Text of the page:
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An Evening with author Alison Hart on her debut novel Mostly White

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So compelling it gave me goosebumps from the very first lines.
— Isabel Allende

Spanning four generations of a mixed-race family, Alison Hart’s debut novel Mostly White is a powerful tale of inter-generational trauma and the healing brought by wildness, music, and the resilience of women. The novel begins with Emma, who survives the abuse of an Indian residential school in 1890s Maine. Beaten and locked in a closet for days, Emma flees to the woods, where she meets Bird Man, an Irish bootlegger. Three generations later, aspiring actor Ella contends with her mixed-race heritage as she navigates color lines in 1980s New York City.

Throughout this sweeping and compassionate novel, Alison Hart’s unforgettable characters struggle with racism, poverty, and how to honor the call of their ancestors while forming their own identities. Mostly White unflinchingly examines facets of America’s difficult past—and the many ways this past pervades our present.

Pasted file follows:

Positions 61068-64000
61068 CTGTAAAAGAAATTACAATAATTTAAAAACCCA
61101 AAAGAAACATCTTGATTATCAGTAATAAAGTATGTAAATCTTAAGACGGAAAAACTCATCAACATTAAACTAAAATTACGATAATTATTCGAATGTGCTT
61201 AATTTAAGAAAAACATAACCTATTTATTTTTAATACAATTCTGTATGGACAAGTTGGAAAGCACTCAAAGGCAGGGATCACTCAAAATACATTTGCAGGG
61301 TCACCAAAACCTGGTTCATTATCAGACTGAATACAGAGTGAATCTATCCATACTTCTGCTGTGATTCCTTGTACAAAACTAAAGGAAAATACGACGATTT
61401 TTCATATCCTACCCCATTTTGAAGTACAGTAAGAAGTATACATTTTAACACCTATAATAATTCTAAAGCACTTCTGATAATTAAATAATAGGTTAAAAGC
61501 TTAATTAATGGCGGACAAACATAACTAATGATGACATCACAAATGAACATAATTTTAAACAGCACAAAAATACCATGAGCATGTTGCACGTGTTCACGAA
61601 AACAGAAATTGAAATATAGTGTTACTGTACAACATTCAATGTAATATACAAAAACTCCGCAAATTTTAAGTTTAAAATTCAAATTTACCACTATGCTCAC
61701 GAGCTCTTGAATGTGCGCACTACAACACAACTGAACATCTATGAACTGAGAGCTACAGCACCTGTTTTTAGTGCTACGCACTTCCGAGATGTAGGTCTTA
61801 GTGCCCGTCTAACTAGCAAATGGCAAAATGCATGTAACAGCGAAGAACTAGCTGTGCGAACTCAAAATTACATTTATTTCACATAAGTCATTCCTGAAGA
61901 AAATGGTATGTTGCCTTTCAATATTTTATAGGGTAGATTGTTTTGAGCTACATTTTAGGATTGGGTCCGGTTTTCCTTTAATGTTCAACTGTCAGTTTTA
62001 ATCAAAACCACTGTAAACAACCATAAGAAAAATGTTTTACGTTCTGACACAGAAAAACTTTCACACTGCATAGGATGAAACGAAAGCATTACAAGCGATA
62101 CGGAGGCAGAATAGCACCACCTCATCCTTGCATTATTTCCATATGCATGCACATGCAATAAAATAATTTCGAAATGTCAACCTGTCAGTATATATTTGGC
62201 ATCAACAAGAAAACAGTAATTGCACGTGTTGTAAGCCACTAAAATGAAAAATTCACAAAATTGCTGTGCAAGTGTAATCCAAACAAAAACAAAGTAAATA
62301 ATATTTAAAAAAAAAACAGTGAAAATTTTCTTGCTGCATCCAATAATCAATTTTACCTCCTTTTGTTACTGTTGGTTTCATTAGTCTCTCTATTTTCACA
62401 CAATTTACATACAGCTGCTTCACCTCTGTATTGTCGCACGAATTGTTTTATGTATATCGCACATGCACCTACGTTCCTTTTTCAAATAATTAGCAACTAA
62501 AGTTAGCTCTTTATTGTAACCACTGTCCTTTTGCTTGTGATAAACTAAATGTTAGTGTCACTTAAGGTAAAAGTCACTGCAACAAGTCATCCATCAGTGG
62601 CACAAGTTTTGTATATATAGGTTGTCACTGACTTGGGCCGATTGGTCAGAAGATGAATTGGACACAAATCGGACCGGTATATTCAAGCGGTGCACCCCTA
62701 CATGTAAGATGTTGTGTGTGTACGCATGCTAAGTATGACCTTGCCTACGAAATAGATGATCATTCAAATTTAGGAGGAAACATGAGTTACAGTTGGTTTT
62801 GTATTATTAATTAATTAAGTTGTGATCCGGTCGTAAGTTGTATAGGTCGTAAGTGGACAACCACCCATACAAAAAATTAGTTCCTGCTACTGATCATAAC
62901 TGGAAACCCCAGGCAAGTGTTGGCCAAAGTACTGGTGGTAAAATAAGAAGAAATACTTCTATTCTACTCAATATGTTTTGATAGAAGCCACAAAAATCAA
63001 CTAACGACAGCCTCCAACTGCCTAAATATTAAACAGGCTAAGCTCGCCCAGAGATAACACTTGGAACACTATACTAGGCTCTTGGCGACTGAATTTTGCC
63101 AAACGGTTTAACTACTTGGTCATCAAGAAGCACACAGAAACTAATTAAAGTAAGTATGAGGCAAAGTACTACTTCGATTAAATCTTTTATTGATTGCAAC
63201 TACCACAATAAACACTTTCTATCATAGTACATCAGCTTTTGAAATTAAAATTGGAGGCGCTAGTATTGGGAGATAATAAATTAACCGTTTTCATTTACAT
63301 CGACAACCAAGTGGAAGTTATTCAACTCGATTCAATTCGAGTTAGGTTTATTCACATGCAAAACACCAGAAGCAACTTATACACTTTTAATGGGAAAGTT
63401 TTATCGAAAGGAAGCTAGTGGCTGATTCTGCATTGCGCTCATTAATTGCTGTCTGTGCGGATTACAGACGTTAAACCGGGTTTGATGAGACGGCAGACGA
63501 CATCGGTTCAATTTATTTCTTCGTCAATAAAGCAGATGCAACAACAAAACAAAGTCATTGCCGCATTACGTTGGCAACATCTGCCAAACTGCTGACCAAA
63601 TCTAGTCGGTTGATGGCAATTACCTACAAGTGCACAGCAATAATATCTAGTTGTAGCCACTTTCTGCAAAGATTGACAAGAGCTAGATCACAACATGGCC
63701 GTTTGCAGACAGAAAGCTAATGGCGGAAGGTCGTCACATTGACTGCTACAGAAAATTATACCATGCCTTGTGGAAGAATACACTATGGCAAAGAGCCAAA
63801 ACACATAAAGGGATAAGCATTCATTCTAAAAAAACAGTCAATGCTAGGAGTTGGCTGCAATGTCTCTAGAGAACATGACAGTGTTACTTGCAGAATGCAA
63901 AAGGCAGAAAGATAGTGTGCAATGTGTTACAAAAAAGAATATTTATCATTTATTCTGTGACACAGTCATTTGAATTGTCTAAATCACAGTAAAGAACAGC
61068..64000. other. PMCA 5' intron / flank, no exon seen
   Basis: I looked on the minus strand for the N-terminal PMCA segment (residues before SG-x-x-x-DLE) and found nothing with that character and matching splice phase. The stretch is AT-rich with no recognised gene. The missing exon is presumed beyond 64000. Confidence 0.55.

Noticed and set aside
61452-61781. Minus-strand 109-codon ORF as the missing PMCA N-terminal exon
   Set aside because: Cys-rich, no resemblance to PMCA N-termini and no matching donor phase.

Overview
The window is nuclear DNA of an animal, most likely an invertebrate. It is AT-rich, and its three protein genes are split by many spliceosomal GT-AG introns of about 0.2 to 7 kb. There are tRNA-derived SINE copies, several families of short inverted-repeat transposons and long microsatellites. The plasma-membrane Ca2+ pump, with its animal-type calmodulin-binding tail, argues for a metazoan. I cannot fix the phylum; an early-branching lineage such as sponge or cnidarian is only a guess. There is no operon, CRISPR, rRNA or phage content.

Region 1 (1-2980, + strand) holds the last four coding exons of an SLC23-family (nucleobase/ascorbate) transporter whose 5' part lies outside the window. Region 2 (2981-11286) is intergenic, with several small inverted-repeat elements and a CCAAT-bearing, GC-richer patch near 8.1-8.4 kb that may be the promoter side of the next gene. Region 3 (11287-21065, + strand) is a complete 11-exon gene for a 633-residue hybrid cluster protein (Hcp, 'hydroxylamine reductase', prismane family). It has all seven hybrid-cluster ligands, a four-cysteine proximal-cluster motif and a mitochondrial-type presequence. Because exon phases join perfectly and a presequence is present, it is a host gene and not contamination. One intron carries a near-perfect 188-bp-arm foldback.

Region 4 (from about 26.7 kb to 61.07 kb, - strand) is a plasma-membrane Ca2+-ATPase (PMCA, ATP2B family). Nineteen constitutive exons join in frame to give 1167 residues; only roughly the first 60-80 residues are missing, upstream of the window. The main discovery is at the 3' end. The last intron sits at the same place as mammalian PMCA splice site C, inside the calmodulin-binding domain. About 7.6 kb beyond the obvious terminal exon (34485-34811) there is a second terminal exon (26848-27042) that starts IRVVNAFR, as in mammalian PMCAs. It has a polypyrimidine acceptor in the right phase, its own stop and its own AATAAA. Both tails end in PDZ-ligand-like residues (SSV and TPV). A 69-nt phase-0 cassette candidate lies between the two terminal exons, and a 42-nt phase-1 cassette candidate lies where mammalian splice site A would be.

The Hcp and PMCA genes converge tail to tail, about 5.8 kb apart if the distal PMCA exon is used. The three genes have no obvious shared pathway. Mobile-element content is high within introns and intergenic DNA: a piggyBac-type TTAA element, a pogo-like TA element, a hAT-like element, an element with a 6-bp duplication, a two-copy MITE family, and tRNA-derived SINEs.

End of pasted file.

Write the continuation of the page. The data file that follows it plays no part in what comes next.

Join us for an evening with author Alison Hart as she reads from this startling novel, followed by an audience Q&A.

More about Alison Hart:

Alison Hart studied theater at New York University and later found her voice as a writer. She identifies as a mixed-race African American, Passamaquoddy Native American, Irish, Scottish, and English woman of color. Her poetry collection Temp Words was published by Cosmo Press in 2015, and her poems appear in Red Indian Road West: Native American Poetry from California (Scarlet Tanager Books, 2016) and elsewhere. Alison is an advocate of MISSSEY a non-profit organization dedicated to end the sexual exploitation of children. Hart lives in Alameda, California.  

A percentage of ticket sales will go to Raices, a nonprofit agency that provides free and low-cost legal services to underserved immigrant children, families and refugees.